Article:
In response to concerns about whether existing staff will be able to adapt, station manager Frank Whittaker says WMAQ plans to make training available.

Continue reading “If TV Newsrooms Are Requiring Versatility…”

Blogging 112: Pages vs. Posts

The great thing about blogs is that the newest and freshest material is always right at the top.

And the bad thing about blogs is that the newest material is always right at the top.

So you can write a great post, but over time it gets pushed further away from the front page, accessible only through the monthly archives and via Google.

That’s why Pages are a helpful alternative to Posts.

Pages become the overall high-level structure of your blog. So, for example, on this blog the Pages are

The Curriculum page is the “Parent” page for the Blogging, Core Courses, Facebook, Podcasting and Twitter curricula.

Then each page can have links to posts that have been done over time. So, for example, the Podcasting page has links to courses from Podcasting 101 through 110. These posts were written between March 31, 2008 and July 29, 2008. During that same time, I probably wrote a couple of dozen other posts, and I didn’t write the podcasting posts in numerical order.

By creating the Podcasting page, though, I could bring links to all of the podcasting-related posts together in one place, so that people stumbling upon SMUG (or one of the podcasting posts) can work through the related posts in a sequential manner.

As I write this post (part of the Blogging curriculum), it is Sept. 30, 2008. Soon it will be part of a previous month’s archive, and within a couple of weeks will be off the front page. But several months from now, when someone is wanting to learn all about blogging, she will start at Blogging 101 and work her way through.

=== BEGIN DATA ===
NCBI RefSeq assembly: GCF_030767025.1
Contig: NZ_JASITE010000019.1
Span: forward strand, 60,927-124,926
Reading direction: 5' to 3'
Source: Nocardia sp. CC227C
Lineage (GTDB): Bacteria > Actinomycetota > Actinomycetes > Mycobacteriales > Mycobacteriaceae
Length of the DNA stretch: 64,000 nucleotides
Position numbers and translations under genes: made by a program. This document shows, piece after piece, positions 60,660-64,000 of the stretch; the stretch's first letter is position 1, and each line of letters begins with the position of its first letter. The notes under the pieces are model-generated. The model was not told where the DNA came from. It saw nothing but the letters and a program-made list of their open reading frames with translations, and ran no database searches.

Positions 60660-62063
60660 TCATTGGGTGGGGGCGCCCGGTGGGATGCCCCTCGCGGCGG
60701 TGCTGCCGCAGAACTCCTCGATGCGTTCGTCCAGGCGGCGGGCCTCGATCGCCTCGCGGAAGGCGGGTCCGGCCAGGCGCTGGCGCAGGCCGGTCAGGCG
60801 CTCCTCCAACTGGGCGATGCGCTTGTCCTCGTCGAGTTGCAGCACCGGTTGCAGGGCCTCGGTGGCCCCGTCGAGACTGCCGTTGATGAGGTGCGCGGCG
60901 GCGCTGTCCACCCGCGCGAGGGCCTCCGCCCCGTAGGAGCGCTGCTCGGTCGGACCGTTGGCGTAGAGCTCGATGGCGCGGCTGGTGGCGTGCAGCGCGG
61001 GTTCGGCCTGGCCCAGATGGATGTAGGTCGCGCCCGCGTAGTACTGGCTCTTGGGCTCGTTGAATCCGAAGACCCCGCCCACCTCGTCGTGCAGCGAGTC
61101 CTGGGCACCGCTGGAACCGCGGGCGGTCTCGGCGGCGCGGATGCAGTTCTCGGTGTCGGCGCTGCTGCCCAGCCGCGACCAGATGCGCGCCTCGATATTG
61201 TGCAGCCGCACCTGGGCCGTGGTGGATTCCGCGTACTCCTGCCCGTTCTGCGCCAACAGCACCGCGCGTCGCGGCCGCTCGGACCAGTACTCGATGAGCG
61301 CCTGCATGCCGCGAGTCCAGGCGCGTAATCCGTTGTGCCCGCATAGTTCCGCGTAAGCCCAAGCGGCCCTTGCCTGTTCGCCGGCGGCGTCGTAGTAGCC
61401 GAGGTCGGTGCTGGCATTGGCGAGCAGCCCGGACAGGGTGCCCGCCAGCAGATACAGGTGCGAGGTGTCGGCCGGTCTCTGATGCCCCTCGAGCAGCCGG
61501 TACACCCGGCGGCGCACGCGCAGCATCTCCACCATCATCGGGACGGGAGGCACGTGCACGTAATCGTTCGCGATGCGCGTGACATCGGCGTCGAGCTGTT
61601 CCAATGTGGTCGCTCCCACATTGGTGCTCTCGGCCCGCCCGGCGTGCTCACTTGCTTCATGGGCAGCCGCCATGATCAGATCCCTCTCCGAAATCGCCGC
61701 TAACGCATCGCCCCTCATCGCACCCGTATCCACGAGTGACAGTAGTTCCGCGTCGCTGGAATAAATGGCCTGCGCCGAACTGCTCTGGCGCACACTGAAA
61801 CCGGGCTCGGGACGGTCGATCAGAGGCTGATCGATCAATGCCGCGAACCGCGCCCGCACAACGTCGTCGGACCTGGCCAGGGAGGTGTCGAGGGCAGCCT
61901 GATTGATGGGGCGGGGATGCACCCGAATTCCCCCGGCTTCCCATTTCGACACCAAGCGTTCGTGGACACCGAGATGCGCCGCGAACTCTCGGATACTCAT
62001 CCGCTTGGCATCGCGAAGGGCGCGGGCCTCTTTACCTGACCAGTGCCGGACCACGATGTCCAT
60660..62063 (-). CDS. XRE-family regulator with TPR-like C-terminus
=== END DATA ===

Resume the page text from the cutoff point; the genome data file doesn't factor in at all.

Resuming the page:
Creating Pages is easy. In your WordPress dashboard, click the Write link:

Writing a Post is the default, but if you then click the Page link, you’ll be able to write a Page.

From that point, it’s just like writing a post, except a Page becomes part of your overall navigational structure.

Use Pages with care; once you start them you shouldn’t get rid of them. But if you need to bring order to your blog, Pages are important tools.

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Frost & Sullivan SEO Vital Viewpoints

Panelists for this session were:

It’s important to buy PPC to supplement your natural search. If you have a natural ranking, advertise there too. People are more likely to click the natural result, and you can double your natural clicks just by being there in the paid rankings, too.

H-P suggests writing for the web first instead of adapting print materials.

Val says you need to integrate end-to-end, and make sure your landing page matches the keyword you are buying in PPC. This is a science with a little bit of art. Testing is critical. Creative, keywords and landing page all need to relate.

Protect your real estate. Buy competitor names and buy your own name too. Put defensive money into the game.

Val’s don’ts:

  • Don’t think about search as a standalone strategy. It’s part of your mix. Have a single design team with cohesive campaigns.
  • Remember that there are other search engines besides Google and Yahoo. Some search engines are targeted to particular subject areas. Buy keywords in French in the Canadian market.
  • Test, test, test. Don’t set it and forget it. You need to check on this every day.

Yahoo Site Explorer and Google Webmaster Tools were recommended.